Sunday, November 06, 2005

Unquiet Nights In Clichy

With my poor French and my agonizingly-slow dial-up
connection, it has been difficult to keep up with the un-
folding violence in Paris and other French cities. The BBC
news page has reliable reports, as does the International
Herald Tribune. Also, here is an interesting perspective
from Jerome at the European Tribune blog. What I’m
taking from these sources is that, while the situation in
the poor French suburbs is obviously quite serious, we
should be careful what significance we take from these
events. Of course, the violence will give the rightists
around here and opportunity to bash two of their favorite
bete noires, the French and Muslims. They will likely unite
in proclaiming these episodes as proof that Islam is evil,
the French are spineless, and the only way is the U.S.A.
way. As usual, they should not be listened to. They don’t
know what they’re talking about.

For one, I don’t see much reason to blame these riots on
Islam. Many or perhaps most of the people going wild in
the streets come from Muslim families, to be sure, but
they strike me as hooligans first. Their religion has very
little, if anything, to do with it. The people who are watch-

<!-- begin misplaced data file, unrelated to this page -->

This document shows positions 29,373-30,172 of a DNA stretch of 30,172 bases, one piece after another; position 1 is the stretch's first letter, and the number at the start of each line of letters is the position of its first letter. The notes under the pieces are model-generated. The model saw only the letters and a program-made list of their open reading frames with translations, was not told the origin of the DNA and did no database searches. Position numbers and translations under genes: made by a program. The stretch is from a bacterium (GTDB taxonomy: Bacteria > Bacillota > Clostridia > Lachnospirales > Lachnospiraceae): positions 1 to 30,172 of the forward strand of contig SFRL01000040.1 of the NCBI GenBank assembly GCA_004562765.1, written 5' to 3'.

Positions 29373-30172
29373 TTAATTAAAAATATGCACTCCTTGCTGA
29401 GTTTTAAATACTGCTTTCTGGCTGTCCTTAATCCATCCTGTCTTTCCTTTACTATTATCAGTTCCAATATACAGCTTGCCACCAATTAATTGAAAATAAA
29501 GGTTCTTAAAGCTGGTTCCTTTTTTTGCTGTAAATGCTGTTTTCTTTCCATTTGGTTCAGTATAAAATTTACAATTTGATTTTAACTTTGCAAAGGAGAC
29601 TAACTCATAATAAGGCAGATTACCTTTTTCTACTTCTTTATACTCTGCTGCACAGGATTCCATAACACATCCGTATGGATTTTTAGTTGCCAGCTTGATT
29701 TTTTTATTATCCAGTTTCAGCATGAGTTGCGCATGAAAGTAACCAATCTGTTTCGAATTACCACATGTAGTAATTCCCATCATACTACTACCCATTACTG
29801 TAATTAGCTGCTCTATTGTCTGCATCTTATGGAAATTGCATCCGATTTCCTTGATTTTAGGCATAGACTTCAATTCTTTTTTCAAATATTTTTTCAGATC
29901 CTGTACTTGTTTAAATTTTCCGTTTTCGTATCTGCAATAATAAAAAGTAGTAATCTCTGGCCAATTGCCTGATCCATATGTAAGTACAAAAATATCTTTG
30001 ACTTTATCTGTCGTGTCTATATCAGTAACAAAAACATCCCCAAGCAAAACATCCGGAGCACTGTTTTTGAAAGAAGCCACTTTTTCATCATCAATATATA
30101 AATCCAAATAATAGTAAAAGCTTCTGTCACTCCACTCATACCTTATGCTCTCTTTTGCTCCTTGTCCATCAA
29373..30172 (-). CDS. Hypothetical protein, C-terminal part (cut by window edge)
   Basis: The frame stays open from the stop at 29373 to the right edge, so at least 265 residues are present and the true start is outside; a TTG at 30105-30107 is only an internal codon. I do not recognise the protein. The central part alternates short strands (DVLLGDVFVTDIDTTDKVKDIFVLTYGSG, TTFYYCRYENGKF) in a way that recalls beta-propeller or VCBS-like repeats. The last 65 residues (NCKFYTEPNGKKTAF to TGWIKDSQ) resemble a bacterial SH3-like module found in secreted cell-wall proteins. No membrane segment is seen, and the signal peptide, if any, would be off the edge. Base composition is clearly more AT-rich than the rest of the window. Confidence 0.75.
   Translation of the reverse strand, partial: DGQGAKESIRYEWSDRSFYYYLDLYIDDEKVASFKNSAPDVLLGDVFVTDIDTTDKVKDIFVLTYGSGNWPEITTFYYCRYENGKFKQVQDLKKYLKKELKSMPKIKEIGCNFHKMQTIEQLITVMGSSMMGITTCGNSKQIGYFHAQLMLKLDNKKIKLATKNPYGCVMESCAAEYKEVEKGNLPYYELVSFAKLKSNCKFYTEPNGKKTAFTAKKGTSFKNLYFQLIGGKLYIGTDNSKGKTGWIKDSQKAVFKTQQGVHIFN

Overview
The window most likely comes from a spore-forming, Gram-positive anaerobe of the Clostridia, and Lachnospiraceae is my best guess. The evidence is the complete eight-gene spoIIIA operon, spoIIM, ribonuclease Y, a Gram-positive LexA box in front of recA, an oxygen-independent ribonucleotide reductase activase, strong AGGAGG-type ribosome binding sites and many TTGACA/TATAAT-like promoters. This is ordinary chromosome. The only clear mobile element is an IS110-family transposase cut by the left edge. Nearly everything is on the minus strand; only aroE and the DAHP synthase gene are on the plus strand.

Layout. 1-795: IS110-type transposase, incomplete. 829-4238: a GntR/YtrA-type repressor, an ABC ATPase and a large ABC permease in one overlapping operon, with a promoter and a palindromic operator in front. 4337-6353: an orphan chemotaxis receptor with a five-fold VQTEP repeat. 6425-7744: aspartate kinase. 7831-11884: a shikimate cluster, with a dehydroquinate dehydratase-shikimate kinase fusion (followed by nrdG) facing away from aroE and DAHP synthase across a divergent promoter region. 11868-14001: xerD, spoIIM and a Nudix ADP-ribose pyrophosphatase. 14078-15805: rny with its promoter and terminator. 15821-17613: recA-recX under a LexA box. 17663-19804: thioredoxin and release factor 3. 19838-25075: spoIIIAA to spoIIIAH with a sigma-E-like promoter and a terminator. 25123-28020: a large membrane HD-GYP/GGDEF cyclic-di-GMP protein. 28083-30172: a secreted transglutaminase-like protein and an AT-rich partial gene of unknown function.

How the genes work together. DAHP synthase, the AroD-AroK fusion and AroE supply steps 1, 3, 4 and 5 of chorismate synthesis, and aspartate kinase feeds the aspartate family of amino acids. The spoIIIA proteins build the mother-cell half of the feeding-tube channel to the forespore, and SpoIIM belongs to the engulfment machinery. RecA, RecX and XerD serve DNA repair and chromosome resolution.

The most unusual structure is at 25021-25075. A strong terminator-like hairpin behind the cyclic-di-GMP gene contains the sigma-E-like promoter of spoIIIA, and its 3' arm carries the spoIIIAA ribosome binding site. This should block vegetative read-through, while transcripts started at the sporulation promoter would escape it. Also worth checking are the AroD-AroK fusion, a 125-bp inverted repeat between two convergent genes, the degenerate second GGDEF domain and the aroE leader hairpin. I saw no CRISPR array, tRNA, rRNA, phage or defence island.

ing their cars get set on fire and the families afraid to go
out at night are Muslim too. Angry, unemployed kids are
getting their pathological kicks, and to blow this up into a
grave face-off between civilizations is a dumb mistake.
Clearly, the French need to address the problems of un-
employment and alienation among their immigrant
communities, yet they’d be wise to avoid the feverish
paranoia and apocalyptic wet dreaming the far-right

Violence of this sortamong impoverished and isolated
communities is far from unknown in the United States.
Our society, so far, has survived them all. One needs to
take a nuanced view of these things, I think. Of course, the
people destroying property and attacking the cops need
to be arrested and locked up for awhile. Of course, order
needs to be restored. However, it is best to try and under-
stand why these events happen. Once this is understood,
people in authority should work to prevent them from
happening again. If it takes stricter laws, so be it. If it
takes more education programs and better job oppor-
tunities, then that must be done also. Demonization,
moral approbation, and fear won’t do anything but deep-
en the divides in society.